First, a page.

Where do you get the electricity from to charge the electric cars?
We are installing 6KW of solar on my house which can easily power the house during the day and also charge the car electrics.
We have presently a 56 KW unit our office that at this very second even though the sun is barely up producing 5KW. I can not give a direct link to the site because of TDS site rules. It has produced 74,631 KWH since the install.
Because of TDS rules and a secret agreement I signed with the partners I can not go into depth on solar-algae-bio-diesel but I can say that a unit is being built right now. It will use solar power to convert garbage to algae-biodiesel.
First, we need to realize that spark-ignition engines that run on gasoline are generally about 40% less efficient than diesel engines. So, if all spark-ignition engines are gradually replaced with compression-ignition (Diesel) engines for running biodiesel, we wouldn't need 120 billion gallons of biodiesel to replace that 120 billion gallons of gasoline. To be conservative, we will assume that the average gasoline engine is 35% less efficient, so we'd need 35% less diesel fuel to replace that gasoline.
I would like to point out though that a preferable scenario would include a shift to diesel-electric hybrid vehicles (preferably with the ability to be recharged and drive purely on electric power for a short range, perhaps 20-40 miles, to provide the option of zero emissions for in-city driving), and with far fewer people buying 6-8,000 pound SUVs merely to commute to work in by themselves. Those changes could drastically reduce the amount of fuel required for our automotive transportation, and are technologically feasibly currently (see for example Chrysler's Dodge Intrepid ESX3, built under Clinton's PNGV program - a full-size diesel electric hybrid sedan that averaged 72 mpg in mixed driving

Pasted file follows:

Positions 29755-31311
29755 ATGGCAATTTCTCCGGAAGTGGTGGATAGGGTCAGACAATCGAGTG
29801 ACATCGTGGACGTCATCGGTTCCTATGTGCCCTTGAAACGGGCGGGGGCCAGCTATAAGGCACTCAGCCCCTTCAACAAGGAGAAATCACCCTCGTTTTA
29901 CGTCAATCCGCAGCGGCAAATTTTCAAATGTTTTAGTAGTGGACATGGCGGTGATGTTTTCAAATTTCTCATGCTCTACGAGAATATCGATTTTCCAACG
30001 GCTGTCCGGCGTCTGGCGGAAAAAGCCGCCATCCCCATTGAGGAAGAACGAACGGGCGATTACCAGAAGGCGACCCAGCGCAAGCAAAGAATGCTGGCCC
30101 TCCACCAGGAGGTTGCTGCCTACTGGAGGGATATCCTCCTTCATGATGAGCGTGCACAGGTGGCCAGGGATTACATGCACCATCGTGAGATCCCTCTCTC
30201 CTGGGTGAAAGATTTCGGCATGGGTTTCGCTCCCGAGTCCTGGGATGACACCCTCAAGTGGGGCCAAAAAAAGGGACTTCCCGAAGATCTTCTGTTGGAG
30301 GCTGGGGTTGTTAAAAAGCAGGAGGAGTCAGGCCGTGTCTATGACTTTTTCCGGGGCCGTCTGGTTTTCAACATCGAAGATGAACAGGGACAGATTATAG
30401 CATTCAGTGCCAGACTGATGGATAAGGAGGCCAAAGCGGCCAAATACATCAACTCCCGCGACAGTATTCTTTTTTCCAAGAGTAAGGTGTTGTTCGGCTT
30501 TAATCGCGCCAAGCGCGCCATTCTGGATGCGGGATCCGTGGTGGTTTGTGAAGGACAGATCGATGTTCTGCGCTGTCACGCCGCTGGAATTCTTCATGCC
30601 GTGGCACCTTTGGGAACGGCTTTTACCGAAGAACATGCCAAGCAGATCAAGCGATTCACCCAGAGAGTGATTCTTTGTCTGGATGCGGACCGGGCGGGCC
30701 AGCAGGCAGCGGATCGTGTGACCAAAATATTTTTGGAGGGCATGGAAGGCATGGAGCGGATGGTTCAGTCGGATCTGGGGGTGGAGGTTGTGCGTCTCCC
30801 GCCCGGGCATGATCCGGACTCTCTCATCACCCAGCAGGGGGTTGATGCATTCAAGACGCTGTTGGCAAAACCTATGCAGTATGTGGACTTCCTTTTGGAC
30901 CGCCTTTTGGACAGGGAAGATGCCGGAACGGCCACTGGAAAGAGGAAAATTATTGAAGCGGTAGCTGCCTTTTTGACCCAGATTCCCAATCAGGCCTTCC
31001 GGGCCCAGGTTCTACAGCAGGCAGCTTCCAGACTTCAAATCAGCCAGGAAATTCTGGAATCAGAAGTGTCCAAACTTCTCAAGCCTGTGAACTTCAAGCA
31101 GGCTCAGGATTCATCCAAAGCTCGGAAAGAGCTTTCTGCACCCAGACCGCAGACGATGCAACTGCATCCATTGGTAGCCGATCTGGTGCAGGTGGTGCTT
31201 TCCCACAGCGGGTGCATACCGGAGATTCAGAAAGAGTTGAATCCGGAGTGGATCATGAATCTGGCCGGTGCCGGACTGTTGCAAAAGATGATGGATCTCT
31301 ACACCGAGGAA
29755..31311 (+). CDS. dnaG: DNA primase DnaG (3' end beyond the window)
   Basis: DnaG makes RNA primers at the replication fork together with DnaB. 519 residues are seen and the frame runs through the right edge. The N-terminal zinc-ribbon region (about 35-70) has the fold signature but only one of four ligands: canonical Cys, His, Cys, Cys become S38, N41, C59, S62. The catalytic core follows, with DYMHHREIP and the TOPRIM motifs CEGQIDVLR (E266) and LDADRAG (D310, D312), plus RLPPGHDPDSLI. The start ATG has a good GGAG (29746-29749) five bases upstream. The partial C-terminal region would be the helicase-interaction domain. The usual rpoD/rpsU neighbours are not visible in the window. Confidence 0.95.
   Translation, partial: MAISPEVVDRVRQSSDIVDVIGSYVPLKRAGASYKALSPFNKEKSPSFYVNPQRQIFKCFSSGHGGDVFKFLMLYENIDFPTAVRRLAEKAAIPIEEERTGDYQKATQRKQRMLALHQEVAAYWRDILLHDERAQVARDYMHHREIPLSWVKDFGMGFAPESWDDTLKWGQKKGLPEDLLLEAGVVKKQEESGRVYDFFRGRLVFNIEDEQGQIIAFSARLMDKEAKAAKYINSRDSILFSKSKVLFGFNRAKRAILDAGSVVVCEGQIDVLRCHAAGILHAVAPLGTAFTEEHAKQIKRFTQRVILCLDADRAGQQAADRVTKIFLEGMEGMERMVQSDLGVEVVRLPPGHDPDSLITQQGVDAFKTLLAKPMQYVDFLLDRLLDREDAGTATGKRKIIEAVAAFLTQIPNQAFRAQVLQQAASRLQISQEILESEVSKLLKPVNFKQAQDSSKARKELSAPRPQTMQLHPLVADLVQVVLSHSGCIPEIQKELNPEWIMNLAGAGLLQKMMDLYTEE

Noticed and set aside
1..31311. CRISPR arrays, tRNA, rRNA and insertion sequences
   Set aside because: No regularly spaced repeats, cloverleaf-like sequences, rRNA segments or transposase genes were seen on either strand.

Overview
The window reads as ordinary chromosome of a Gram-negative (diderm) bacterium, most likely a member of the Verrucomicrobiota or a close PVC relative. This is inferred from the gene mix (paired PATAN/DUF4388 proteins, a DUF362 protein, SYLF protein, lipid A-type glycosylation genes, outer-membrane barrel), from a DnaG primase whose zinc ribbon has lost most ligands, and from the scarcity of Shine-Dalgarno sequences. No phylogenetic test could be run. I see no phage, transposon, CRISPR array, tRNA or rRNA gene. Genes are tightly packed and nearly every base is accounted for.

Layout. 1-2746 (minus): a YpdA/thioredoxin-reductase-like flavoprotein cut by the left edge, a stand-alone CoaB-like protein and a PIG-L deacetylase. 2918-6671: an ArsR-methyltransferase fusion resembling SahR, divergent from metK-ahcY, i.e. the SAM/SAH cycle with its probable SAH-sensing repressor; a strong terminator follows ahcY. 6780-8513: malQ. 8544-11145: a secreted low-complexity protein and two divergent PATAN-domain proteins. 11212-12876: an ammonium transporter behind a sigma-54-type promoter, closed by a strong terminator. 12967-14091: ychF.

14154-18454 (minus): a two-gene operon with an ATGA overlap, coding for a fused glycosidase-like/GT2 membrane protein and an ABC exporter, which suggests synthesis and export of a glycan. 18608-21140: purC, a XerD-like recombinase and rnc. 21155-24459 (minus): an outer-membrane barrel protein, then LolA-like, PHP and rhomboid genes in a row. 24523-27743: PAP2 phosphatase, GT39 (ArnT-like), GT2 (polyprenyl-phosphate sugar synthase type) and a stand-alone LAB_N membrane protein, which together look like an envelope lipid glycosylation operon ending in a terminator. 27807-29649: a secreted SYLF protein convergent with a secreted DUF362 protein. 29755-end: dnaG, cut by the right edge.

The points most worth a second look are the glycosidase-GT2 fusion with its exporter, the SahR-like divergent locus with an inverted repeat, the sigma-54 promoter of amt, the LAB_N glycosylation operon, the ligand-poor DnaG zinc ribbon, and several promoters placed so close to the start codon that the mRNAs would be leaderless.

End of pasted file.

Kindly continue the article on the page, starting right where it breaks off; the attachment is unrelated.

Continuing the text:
NREL's research showed that one quad (7.5 billion gallons) of biodiesel could be produced from 200,000 hectares of desert land (200,000 hectares is equivalent to 780 square miles, roughly 500,000 acres.
The operating costs (including power consumption, labor, chemicals, and fixed capital costs (taxes, maintenance, insurance, depreciation, and return on investment) worked out to $12,000 per hectare. That would equate to $46.2 billion per year for all the algae farms, to yield all the oil feedstock necessary for the entire country. Compare that to the $100-150 billion the US spends each year just on purchasing crude oil from foreign countries, with all of that money leaving the US economy.
NOTE: Much of this is a quote from Michael Briggs professor at UNH and professor Briggs is working with our company and has given permission to post his findings. They are not copyrighted!
oil yeild from algae????
Comparison of average oil yields from algae with that from other oilseeds
The table below presents indicative oil yields from various oilseeds and algae. Please note that there are significant variations in yields even within an individual oilseed depending on where it is grown, the specific variety/grade of the plant etc. Similarly, for algae there are significant variations between oil yields from different strains of algae. The data presented below are indicative in nature, primarily to highlight the order-of-magnitude differences present in the oil yields from algae when compared with other oilseeds. ( see also: Vegetable Oils Yields & Characteristics – from Journey to Forever)
This in not going to happen tomorrow, it is at least 10 years down the road.
Yield of Various Plant Oils
Crop Oil in Liters per hectare
Again::: This in not going to happen tomorrow, it is at least 10 years down the road.